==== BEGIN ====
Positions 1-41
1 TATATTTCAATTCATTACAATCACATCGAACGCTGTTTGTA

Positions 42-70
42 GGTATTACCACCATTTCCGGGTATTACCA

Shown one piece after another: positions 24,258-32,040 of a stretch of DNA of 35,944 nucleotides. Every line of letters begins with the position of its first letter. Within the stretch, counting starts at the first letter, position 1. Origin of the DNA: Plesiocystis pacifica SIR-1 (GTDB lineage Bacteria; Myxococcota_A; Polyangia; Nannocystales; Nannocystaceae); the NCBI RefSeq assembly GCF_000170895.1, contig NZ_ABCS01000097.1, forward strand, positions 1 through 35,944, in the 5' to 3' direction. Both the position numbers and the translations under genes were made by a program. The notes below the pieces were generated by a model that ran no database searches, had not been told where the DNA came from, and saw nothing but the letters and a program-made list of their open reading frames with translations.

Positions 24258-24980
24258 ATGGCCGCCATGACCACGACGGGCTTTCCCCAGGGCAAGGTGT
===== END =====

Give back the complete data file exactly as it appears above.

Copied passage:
Positions 1-41
1 TATATTTCAATTCATTACAATCACATCGAACGCTGTTTGTA

Positions 42-70
42 GGTATTACCACCATTTCCGGGTATTACCA

Shown one piece after another: positions 24,258-32,040 of a stretch of DNA of 35,944 nucleotides. Every line of letters begins with the position of its first letter. Within the stretch, counting starts at the first letter, position 1. Origin of the DNA: Plesiocystis pacifica SIR-1 (GTDB lineage Bacteria; Myxococcota_A; Polyangia; Nannocystales; Nannocystaceae); the NCBI RefSeq assembly GCF_000170895.1, contig NZ_ABCS01000097.1, forward strand, positions 1 through 35,944, in the 5' to 3' direction. Both the position numbers and the translations under genes were made by a program. The notes below the pieces were generated by a model that ran no database searches, had not been told where the DNA came from, and saw nothing but the letters and a program-made list of their open reading frames with translations.

Positions 24258-24980
24258 ATGGCCGCCATGACCACGACGGGCTTTCCCCAGGGCAAGGTGT